The tension at the heart of Seattle Center is that it is a public-private entity. The land is prime civic real estate, but it is not supported by prime civic dollars, leaving the public side in a position of weakness—which is why it needs thoughtful, diplomatic advocates. City council member Sally Bagshaw, also chair of the Parks & Seattle Center Committee, says that if a project is going to run counter to what people said they wanted from the Center, it ought at least to be free and open to the public. Furthermore, how can the city know its options when only one is under discussion? Use of the land on the other side of the current Fun Forest (which is scheduled to shut down entirely after Labor Day) is being opened up for a request-for-proposals, or RFP, process, which means ideas will have to compete on their merits. The privacy of the Chihuly museum process thus far makes it look suspiciously like a fait accompli.

"There are two problems," Bagshaw says. "One, it's not open to the public, and secondly, if we have something that's going to be used for private gain, we need to have an RFP—some kind of public process. They need money to run this place, and I really respect that; it's just that I've got another hand up, which is to take care of this public space. It would be a little bit like if we said to somebody that wanted to move up into Volunteer Park, 'Here, take two acres, enjoy yourself.' And that doesn't strike me as quite right without having the public engaged in it and saying, 'Yeah, that's what we want.'"

And what about the art content of the proposed museum? The plan calls for a 20-year lease, to be renewed in five-year increments. It is unclear what the displays would be or how often they would change. A distinction is made in the plan between a museum, which "has rotating exhibitions," and this center: "This will be a permanent installation of Chihuly work." That makes it sound like the Bridge of Glass in Tacoma, which is unchanging. But the minutes of the design commission meeting also say, "Uncertainty exists as to how often it might change." The exhibition concept is unspecified.

That worried Norie Sato, the artist on the commission, and the lone vote against the plan at the January meeting where it was introduced. She wants to support arts at Seattle Center, but isn't ready to jump on board yet.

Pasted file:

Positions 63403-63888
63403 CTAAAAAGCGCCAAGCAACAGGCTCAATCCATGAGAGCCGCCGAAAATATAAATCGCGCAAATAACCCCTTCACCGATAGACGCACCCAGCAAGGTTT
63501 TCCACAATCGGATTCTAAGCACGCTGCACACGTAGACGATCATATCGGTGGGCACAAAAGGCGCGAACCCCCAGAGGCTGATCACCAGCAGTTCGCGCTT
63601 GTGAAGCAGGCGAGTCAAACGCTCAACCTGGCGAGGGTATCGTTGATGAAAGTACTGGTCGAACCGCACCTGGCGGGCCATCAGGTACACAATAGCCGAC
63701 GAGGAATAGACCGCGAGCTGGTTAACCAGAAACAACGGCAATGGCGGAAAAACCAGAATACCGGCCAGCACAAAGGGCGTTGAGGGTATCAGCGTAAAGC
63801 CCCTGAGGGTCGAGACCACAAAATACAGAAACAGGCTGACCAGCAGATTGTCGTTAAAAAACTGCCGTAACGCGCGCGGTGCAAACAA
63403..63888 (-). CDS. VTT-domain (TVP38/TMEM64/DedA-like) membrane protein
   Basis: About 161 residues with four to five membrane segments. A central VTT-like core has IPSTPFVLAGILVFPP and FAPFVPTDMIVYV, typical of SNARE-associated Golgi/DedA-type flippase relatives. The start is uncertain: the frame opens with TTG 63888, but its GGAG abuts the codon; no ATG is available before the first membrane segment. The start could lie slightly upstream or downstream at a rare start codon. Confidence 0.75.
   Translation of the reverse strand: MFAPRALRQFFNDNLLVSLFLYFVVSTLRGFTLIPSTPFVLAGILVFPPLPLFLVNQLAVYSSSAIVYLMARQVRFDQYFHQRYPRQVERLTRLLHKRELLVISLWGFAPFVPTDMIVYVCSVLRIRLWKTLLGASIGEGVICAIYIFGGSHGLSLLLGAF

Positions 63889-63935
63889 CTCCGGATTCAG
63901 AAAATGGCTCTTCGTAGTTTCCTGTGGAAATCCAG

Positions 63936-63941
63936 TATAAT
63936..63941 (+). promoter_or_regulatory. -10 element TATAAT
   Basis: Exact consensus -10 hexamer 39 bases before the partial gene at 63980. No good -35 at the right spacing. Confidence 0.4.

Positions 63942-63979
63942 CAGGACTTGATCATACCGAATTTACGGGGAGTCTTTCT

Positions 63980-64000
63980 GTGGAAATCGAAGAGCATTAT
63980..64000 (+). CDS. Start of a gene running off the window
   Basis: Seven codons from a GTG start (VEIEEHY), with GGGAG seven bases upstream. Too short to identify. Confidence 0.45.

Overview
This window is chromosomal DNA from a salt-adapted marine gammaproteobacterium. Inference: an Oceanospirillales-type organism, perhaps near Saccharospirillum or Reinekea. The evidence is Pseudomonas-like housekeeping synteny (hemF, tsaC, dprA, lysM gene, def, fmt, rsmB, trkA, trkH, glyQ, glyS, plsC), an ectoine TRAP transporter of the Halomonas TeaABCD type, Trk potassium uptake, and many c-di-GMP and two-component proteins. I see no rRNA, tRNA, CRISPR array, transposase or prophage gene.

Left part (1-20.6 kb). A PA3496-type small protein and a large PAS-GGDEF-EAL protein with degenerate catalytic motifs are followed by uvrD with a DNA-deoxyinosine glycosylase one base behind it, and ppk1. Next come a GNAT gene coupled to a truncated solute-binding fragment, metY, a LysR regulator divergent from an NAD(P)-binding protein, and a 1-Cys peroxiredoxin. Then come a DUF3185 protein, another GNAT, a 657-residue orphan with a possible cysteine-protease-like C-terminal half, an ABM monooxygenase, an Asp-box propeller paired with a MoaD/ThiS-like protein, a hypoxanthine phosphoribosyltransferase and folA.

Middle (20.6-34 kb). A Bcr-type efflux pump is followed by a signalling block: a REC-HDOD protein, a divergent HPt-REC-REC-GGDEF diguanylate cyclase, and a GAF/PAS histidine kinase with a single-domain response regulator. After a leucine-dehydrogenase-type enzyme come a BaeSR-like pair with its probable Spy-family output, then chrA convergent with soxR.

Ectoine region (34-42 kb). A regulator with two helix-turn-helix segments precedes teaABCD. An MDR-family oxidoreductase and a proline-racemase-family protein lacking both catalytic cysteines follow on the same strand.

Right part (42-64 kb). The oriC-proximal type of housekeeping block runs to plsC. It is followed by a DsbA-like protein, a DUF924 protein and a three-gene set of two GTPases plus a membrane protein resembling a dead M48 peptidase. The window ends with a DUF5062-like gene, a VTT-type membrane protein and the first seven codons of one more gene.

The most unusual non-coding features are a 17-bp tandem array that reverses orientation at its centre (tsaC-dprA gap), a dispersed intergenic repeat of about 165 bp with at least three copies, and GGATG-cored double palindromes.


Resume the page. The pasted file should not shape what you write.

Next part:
"I just didn't know, if you were going to set up a center like this, whether devoting it to a single artist was adequate—civic enough as an opportunity," Sato says. "My other concern was the way Chihuly was thinking about it; it just wasn't a big enough idea. It was sort of the attitude 'I'm just going to put all my stuff in here.' I didn't think the whole thing had been thought through well enough, really. If we're talking about taking public space away, I kind of think we have a responsibility to make it something that isn't just okay or adequate.

"It's going to be the biggest display of Chihuly anywhere in the world," Sato continues. "It's a really big deal. I think it's a big change for the Center, and it may be good for the Center. I'm a little skeptical. I try to be supportive, because I think that anything that brings more culture in is a good thing, but we want to make sure it's accessible—and worth turning away public space for."

The most disturbing aspect of the planned Chihuly museum is not the idea itself—but the lack of questions that have been asked about it thus far. At a press conference on Tuesday, March 9, at the Space Needle, Chihuly did not take questions. He described his life history, then laid out the plans for the project, which will include "many of the best [glass] installations that I've ever done," a 70-by-10-foot backlit mural on Plexiglas, others of his drawings and paintings, and, in the dining area, some of his own collections of objects. Ron Sevart, CEO of the Space Needle, said the museum is scheduled to open in spring 2011. "It's gonna happen fast—I know that much," Chihuly said, then was escorted out. recommended

This article has been updated since its original publication.